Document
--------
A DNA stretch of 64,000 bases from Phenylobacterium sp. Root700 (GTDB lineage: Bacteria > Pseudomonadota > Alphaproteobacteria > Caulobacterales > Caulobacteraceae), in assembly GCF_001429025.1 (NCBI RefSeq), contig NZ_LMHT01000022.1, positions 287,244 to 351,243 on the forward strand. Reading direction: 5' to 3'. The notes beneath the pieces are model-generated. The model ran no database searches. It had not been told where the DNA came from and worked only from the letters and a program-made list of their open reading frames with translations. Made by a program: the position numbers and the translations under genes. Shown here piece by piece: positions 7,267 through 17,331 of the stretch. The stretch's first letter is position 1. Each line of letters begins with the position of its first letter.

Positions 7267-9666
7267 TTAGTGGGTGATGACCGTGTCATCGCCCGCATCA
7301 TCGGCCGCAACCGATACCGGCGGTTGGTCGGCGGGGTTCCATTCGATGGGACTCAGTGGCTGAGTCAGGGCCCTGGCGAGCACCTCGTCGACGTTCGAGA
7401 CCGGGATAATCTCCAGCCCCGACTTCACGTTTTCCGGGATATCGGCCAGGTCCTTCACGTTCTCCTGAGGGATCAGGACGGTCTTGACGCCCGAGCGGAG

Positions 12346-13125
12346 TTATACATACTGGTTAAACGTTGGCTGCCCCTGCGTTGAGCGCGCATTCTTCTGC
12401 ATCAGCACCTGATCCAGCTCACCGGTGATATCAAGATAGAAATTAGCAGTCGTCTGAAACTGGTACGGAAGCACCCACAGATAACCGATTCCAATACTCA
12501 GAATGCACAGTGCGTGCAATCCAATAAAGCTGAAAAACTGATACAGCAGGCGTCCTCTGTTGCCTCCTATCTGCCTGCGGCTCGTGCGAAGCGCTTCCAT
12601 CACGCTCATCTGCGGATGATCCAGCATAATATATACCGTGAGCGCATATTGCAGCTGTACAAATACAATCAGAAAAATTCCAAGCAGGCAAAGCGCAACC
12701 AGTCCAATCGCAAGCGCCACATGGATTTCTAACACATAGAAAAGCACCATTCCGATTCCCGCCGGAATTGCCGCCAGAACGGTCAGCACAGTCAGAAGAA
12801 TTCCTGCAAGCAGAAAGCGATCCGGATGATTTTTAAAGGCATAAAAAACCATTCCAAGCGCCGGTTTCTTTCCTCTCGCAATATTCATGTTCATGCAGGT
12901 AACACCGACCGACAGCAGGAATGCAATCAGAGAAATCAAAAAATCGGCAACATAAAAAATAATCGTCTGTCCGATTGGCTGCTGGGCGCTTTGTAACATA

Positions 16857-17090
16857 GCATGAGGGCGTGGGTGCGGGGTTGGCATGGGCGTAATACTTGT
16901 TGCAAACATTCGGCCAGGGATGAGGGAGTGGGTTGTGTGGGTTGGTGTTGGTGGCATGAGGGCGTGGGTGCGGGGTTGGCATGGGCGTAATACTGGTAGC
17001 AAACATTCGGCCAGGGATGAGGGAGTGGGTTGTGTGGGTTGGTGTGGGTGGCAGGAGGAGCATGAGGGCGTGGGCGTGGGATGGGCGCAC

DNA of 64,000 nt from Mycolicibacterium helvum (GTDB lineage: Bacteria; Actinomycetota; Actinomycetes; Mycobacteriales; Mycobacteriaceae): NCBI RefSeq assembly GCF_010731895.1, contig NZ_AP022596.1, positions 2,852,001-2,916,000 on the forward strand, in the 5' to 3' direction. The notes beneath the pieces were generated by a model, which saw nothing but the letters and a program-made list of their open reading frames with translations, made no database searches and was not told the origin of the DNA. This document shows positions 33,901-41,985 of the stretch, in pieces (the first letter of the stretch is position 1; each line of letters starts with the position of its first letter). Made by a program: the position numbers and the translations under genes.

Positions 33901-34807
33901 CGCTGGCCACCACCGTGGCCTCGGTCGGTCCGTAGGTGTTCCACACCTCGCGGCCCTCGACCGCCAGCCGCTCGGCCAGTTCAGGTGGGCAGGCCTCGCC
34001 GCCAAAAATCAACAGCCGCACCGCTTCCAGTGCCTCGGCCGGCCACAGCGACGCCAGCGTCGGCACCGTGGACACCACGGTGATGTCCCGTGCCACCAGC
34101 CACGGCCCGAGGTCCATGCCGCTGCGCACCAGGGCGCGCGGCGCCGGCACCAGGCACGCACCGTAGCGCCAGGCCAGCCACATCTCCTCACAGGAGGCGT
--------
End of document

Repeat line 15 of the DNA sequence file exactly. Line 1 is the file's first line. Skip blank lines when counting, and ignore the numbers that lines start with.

16857 GCATGAGGGCGTGGGTGCGGGGTTGGCATGGGCGTAATACTTGT